Syl Arena, photographer, author, blogger, and guy with curly, red, Art Garfunkel-ish hair says: “If you want to create interesting light, you have to create interesting shadows. So, look at the light and think about the shadows.” If you don't know who Art Garfunkel is, think Larry from the Three Stooges when envisioning Arena's red hair. BTW, I'm not saying Syl is stooge-like. I'm just providing a visual reference point.
I think Syl is a terrific photographer. He's also a witty and entertaining writer and blogger. But I can't completely agree with Señor Arena on this one. While shadows can play an incredibly important part in making interesting photos, I don't feel I have to create interesting shadows to make interesting light. Highlights can be equally important in creating interesting light. Sometimes, they do more than simply creating interesting light. Certainly, when it comes to glamour photography. When shooting glam, highlights are often more important than shadows.
When I'm shooting beautiful and sexy women for glam and tease shots, I always pay attention to shadows. Sometimes, I even go out of my way to create cool shadows, especially if I'm going for mood and drama with my pics. More often than not, however, I'm paying more attention to the highlights. Highlights can create every bit as much interest in a photo as shadows might create. They also can say as much about a photographer's skillful use of light as shadows do.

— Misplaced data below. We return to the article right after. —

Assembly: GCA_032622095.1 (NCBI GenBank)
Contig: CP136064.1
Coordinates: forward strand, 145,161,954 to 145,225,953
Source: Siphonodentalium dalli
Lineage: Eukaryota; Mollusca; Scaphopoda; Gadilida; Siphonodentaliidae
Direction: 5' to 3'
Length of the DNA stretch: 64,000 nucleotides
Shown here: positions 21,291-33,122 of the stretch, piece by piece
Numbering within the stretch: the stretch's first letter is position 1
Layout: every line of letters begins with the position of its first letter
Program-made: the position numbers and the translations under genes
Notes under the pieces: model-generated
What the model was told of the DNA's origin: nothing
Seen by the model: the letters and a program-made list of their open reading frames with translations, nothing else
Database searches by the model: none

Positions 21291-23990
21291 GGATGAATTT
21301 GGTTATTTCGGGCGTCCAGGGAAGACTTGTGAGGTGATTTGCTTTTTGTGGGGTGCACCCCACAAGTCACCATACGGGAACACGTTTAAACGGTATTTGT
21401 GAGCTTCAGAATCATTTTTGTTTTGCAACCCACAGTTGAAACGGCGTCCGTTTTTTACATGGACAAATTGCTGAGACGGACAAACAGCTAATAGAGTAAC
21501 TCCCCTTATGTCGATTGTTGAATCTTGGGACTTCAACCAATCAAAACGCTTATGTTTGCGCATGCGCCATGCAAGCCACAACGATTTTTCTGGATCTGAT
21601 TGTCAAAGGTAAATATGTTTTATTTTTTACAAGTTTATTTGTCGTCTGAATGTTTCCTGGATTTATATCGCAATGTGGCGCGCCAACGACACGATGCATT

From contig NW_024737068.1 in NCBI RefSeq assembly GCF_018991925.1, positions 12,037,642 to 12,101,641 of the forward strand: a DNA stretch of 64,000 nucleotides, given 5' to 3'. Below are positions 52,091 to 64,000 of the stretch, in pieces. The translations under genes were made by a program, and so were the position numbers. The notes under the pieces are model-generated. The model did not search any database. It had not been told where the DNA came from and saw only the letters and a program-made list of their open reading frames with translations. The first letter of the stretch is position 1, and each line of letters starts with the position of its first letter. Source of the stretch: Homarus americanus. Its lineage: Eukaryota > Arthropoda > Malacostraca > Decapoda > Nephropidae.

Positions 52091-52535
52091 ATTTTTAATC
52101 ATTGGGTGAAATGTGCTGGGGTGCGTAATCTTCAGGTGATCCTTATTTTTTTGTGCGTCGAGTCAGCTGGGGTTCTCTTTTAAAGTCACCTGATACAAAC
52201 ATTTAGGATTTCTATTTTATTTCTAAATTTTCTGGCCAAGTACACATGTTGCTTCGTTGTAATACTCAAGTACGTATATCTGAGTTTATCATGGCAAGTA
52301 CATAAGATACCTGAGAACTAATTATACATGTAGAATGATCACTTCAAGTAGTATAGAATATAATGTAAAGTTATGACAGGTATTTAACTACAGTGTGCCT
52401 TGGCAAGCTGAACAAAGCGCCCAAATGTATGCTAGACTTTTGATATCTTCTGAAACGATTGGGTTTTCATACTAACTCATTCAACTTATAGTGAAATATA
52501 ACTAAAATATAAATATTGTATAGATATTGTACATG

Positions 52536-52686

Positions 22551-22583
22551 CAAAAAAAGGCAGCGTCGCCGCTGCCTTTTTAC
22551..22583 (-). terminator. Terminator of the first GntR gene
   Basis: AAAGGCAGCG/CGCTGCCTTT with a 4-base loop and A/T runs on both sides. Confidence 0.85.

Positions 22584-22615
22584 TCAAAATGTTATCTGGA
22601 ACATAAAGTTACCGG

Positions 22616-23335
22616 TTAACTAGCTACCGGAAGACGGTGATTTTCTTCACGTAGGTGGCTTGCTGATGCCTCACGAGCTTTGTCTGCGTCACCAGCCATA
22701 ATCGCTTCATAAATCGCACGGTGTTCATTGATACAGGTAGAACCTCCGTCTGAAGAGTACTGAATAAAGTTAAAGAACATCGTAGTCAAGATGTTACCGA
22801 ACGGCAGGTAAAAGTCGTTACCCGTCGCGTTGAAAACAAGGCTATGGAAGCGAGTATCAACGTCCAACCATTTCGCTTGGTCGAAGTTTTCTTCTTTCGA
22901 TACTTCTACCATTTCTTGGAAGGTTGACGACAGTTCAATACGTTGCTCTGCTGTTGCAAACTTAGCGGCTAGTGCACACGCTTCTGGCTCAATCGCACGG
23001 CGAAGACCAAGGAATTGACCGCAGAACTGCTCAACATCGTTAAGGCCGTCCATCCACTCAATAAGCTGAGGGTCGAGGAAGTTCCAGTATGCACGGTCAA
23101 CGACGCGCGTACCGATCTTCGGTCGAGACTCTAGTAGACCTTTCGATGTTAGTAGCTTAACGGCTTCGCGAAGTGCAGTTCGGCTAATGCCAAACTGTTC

We all know the brightest parts of a photo draws viewers' eyes and tend to grab their attention. Often, highlights are some of the brightest parts of a photo. That's why I don't simply use highlights to edge a model (i.e., to pop her or separate her from the background) or to add generic visual interest, I also use them to draw viewers' eyes to parts of the model that are important in terms of glamour and tease shots. Granted, some of those body parts I might highlight are, on their own, parts of the model which will automatically draw viewers' attention. Especially when the viewers are guys. (Yeah, you know what parts I'm talking about.) Still, I think it's generally effective to further highlight those obvious attention-grabbing parts of a female model's anatomy.
For me, the use of highlights, just like shadows, are equally important techniques I might utilize to make almost any photo more visually appealing. As photographers, shadows can be your friends. Sometimes, your best friends. But highlights ain't exactly chopped liver.
BTW, if you want to know where and when you can learn more about Syl Arena's take on the importance of shadows for creating interesting light, CLICK HERE. (Pssst... Don't tell B&H you heard about this from me. Those B&H folks have big "issues" with blogs that feature scantily-clad and/or naked models. That's why they 86'd me from being one of their sales affiliates. )
The sexy girl at the top is Rebecca. It was an interesting shoot as Rebecca didn't speak much English and I don't speak much Spanish. I used a lot of improvisational sign language and pantomime to direct her. You should'a seen me demonstrating that pose she's striking in the pic. Talk about comedy!
I think the pic is a decent example of using both shadow *and* highlight to enhance visual interest and create interesting lighting. Course, the fact that Rebecca is a hottie and wearing very little also helps the visual interest. BTW, the photo is not a natural-light, window-lit, shot. Except for some ambient daylight courtesy of an overhead skylight, the lighting is artificial.